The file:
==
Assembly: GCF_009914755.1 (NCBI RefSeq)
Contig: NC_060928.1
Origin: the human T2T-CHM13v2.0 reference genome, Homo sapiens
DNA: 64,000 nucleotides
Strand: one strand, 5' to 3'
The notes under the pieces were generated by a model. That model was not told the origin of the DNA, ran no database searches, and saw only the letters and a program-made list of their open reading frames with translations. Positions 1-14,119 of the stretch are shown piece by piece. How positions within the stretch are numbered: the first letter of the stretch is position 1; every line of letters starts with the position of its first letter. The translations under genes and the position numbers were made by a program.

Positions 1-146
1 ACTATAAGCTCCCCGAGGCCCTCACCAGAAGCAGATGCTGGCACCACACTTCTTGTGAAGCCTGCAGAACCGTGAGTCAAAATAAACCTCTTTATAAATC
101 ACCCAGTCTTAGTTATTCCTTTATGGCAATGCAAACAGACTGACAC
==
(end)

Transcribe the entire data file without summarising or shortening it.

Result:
Assembly: GCF_009914755.1 (NCBI RefSeq)
Contig: NC_060928.1
Origin: the human T2T-CHM13v2.0 reference genome, Homo sapiens
DNA: 64,000 nucleotides
Strand: one strand, 5' to 3'
The notes under the pieces were generated by a model. That model was not told the origin of the DNA, ran no database searches, and saw only the letters and a program-made list of their open reading frames with translations. Positions 1-14,119 of the stretch are shown piece by piece. How positions within the stretch are numbered: the first letter of the stretch is position 1; every line of letters starts with the position of its first letter. The translations under genes and the position numbers were made by a program.

Positions 1-146
1 ACTATAAGCTCCCCGAGGCCCTCACCAGAAGCAGATGCTGGCACCACACTTCTTGTGAAGCCTGCAGAACCGTGAGTCAAAATAAACCTCTTTATAAATC
101 ACCCAGTCTTAGTTATTCCTTTATGGCAATGCAAACAGACTGACAC